Jon Lucas and Scott Moore, the rookie directors of “21 and Over,” really, really want you to know that they also wrote “The Hangover.” If you dug seeing 30-something guys spend a night or so spiraling out of control, you’ll definitely go for the just-turned-legal version, right? Well, the question is less rhetorical than they might think. Among the ingredients “21” is missing: the infectiously random silliness of a Zach Galifianakis, the smug hunkiness of a Bradley Cooper, and any sort of Vegas-y gloss whatsoever.
I’m not a “Hangover” hater, exactly, but I’ve never understood all the fuss — which makes it harder still to see the appeal of a movie that aspires to be the unplugged, raunchier, more youthquaking version. Is there endless rip-roarin’ hilarity in drinking-game montages, or tampon gags, or — in this one’s idea of a beauty shot — footage of a college kid projectile-vomiting as he rides a mechanical bull? You might have to check with someone else — if not someone who’s 21 himself, then maybe someone who’s drunk.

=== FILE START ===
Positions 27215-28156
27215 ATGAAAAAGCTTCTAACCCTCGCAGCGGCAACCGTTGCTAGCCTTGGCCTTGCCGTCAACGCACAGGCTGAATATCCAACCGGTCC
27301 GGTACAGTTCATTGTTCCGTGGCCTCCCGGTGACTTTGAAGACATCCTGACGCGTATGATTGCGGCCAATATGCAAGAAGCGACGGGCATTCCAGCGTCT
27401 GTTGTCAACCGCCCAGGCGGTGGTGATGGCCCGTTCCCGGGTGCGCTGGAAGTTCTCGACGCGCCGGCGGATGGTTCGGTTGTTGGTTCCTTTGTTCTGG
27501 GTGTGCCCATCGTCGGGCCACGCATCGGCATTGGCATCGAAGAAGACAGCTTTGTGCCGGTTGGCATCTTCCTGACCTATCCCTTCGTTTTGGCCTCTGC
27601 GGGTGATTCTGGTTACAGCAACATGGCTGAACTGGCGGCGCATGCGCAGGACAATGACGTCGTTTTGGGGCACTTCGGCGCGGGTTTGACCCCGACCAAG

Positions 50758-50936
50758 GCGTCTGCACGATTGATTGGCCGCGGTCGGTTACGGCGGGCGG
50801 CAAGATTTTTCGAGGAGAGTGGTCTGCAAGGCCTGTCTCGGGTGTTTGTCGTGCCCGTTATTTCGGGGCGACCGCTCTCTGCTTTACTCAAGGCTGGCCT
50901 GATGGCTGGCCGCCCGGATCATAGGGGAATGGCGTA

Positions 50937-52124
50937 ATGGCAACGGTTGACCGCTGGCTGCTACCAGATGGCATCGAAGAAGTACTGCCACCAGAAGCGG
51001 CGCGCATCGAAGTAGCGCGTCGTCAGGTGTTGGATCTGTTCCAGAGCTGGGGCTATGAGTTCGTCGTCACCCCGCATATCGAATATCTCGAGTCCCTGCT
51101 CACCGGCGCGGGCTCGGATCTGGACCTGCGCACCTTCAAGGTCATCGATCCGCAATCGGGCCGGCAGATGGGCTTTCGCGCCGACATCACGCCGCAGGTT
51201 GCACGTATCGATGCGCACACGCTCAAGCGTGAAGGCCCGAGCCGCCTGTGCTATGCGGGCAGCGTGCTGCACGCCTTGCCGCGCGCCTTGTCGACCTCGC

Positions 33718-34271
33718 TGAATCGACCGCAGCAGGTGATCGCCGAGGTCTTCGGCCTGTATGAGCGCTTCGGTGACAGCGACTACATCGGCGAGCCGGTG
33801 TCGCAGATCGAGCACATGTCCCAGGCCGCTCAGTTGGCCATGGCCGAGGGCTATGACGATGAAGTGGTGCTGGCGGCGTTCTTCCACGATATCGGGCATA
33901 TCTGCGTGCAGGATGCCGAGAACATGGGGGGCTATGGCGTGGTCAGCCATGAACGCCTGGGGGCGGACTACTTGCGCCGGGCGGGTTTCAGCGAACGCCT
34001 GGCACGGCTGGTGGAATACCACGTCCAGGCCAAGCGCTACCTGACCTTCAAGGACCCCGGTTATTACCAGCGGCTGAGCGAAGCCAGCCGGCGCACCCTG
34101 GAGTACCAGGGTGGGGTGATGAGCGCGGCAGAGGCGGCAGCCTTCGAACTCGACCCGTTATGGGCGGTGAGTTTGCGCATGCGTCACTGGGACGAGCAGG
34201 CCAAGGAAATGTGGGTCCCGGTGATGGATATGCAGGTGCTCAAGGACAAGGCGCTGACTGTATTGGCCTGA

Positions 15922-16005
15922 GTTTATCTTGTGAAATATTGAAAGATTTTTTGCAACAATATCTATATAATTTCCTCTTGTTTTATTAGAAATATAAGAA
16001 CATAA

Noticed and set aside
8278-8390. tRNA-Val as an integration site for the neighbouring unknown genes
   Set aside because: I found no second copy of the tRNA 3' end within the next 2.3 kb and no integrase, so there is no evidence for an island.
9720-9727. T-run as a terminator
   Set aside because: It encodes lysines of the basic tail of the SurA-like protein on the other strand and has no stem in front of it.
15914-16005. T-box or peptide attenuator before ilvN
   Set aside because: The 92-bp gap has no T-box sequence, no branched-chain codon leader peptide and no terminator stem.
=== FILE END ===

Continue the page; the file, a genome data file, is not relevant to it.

Miles Teller (“Project X”) trades on his vintage John Cusack vibe as Miller, a motormouth partier who picks up old bud Casey (Skylar Astin, “Pitch Perfect”) for a college campus drop-in on Jeff Chang (Justin Chon, “Twilight”), another pal from back home. (The guys amusingly never call him anything other than “Jeff Chang,” a throwaway joke that’s atypical, unfortunately, of Lucas and Moore’s in-your-face approach.) Jeff has finally hit that birthday of birthdays, so it’s high time, as Miller puts it, that “your best friends take you out and [expletive] you with alcohol.” You don’t suppose things could get sticky with that big wedding — um, med school interview Jeff’s got in the morning, could they? Nah.
When Jeff passes out, Miles and Casey realize they don’t know the way back to his place, setting up a night-long odyssey filled with sorority misadventures, gangsta male cheerleaders, and an agitated tiger — um, buffalo. It didn’t entirely hit me like a party I just wanted to leave; Chon has some fun gonzo moments when the movie bothers to wake him from “Weekend at Bernie’s” drag-along mode. Miller and Casey’s sorely tested bromance eventually grows on you. And Casey’s fretting that a squirmy body art episode is an affront to Judaism might have worked for Ed Helms in “Hangover II.” But enough of highbrow wit. Beer pong, anyone?